Trip Start Mar 31, 2010
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Trip End Mar 31, 2011


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Flag of Vietnam  ,
Wednesday, August 11, 2010

12 hours on the overnight train this time to get to our next port of call heading north, Hanoi.  Vietnam is very kind to the tourist in being a long thin country and putting most of the sights in a straight line that is easy to plan.  One side effect of this is that we keep seeing people we vaguely recognise from previous destinations, which also happened in Borneo where we followed a well established itinerary.  Anyway, the train is by far the best mode of transport so far; we leave at 5.30pm and we are well equipped with a picnic and a bottle of wine from Dalat, in Vietnam's central highlands.  Its surprisingly decent wine, not too far off what you might expect from a carafe of local wine in Europe.
Much is made of Hanoi feeling like a European city, which we would disagree with.  Yes there are some buildings left behind by the French colonialists, and many other buildings that have been influenced by that style, but its not really a style you see anywhere in Europe and at any rate, the vibrancy and the way people live here is thoroughly Asian.  There are however, as in Saigon, some very authentically ex-pat restaurants here and one vignette of Hanoi life that really struck us was after eating in a very Italian restaurant, run by Italians stood at the bar constantly drinking wine, we walked out onto a tree-lined boulevard with a gothic cathedral at the end of it, and opposite us on the pavement was a street kitchen, with dozens of locals sat on tiny plastic chairs spilling onto the road jabbering away to eachother or into their phones and slurping their noodles.  What's more, they were mostly better dressed than anyone in the smart Italian restaurant; all the women wore skirts and heels and leave sitting side-saddle on the back of a scooter with a helmet matching their outfit. 

The other most notable aspect of Hanoi is that life takes place on the streets.  The centre of the city is made up of fairly narrow streets, and the shops are all fully open at the front, with their wares spilling out onto the street, there are then people selling things from places on the pavement, as well as itinerant merchants with bicycles.  There are always people sat on the pavement cooking and eating, or drinking coffee and playing cards.  The sad thing is that the huge number of scooters in the city need somewhere to park and they all choose the pavements.  This is a bit of an inconvenience as it means you always have to walk in the road, but more importantly it must also threaten this way of living and conducting business on the pavements, as well is making it sometimes just too much effort to negotiate a path through the parked bikes to get into a particular shop, which can hardly be good for commerce.  There is no public transport within any of the cities we've been to, and its also clear that people use their bikes for very short journeys, so it seems this is only going to get worse.  Nonetheless, walking around the narrow old town streets is endlessly fascinating and we're happy wandering around aimlessly much of the time we are here.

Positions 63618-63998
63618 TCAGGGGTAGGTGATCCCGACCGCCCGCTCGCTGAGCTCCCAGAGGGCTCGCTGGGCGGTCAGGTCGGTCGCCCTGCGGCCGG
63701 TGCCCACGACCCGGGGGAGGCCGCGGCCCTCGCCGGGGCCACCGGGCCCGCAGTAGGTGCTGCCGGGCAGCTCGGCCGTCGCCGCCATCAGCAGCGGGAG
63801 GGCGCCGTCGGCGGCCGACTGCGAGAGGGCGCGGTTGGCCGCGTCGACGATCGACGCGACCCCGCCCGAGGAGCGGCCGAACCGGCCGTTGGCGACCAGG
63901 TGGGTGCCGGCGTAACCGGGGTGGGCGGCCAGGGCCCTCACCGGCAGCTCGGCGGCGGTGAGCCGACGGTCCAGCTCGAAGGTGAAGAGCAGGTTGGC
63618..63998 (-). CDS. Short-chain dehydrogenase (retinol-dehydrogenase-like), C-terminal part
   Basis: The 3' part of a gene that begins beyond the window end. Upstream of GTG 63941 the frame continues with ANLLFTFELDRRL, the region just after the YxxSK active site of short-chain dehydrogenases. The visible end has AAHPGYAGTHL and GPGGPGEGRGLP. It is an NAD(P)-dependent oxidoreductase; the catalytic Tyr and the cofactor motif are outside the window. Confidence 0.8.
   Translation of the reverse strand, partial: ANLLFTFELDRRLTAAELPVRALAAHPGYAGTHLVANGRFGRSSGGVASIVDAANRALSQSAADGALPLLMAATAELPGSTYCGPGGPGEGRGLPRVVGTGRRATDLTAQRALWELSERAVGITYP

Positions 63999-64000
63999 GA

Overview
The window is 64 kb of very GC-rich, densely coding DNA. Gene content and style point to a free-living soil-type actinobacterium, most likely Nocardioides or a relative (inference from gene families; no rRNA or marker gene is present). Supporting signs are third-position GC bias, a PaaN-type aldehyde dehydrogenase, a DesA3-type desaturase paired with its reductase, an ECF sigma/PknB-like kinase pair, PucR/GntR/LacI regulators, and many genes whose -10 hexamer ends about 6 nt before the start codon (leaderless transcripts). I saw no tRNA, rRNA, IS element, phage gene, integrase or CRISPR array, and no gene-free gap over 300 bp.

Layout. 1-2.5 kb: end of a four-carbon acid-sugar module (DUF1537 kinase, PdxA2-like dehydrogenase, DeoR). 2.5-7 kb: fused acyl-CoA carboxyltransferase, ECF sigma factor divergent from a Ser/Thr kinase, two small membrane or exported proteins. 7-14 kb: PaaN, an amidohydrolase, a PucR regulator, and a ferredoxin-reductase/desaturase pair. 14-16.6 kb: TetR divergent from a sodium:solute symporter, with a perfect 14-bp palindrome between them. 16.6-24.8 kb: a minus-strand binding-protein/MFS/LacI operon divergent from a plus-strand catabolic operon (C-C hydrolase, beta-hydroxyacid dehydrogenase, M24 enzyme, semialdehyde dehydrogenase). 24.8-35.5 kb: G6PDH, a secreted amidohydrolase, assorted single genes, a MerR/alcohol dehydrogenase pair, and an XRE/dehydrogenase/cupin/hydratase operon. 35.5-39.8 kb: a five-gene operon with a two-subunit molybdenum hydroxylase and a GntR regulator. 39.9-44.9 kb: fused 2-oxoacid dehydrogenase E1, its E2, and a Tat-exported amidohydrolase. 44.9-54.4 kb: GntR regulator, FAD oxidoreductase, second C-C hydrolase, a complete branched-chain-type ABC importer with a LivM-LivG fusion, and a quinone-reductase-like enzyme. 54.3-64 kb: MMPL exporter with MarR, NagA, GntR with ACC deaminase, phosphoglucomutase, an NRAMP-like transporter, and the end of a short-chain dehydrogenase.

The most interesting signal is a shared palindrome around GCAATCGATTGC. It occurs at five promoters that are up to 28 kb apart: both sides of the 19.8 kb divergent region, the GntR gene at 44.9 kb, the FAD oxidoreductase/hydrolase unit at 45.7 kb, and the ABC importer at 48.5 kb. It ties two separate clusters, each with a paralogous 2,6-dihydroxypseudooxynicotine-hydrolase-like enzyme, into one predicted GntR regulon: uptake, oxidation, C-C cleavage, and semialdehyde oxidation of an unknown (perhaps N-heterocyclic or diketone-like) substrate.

We went to a water puppet show, which is rather delightful.  The stage is a pool of water with the puppeteers behind a bamboo screen at the back, with wooden puppets of people and animals on the end of long bamboo poles.  Some of scenes are dances of the 'sacred animals' - the dragon, the unicorn, the phoenix and the turtle, and some show scenes of village life, like ploughing the fields or planting the rice.  Its all rather silly in a way, but the puppeteers are brilliant and the sight of the puppets frolicking around the stage is enchanting.

Our only major problem has been that we had planned to get our Chinese visas in Hanoi and then get the direct overnight train to Nanning, where we wanted to start our trip around China.  We had read that people had been having problems with getting visas in Hanoi and that it was best to use an agent.  After arriving early in the morning from the overnight train, we went to see an agent who told us that they couldn't get us visas any more; we couldn't believe this and made the mistake of going straight to the embassy.  After an overnight train, we were not mentally equipped to deal with the trauma of queueing at an Asian embassy, and after an hour of no progress we had to admit defeat and went back to the hotel thoroughly dejected.  We did some more research, made sure we had all the documentation and went again the next morning an hour before the embassy opened; stood there for an hour while almost everyone else who arrived after us managed to push in front of us in the queue, and once inside established for certain that foreigners can't get a Chinese visa anywhere in Vietnam.  Our options were to send our passports back to the UK for an agent to process the visa, or go to Hong Kong, where we could get them ourselves.  We decided on the latter, so we're flying back there and will have a good partial introduction to the madness of China there.  
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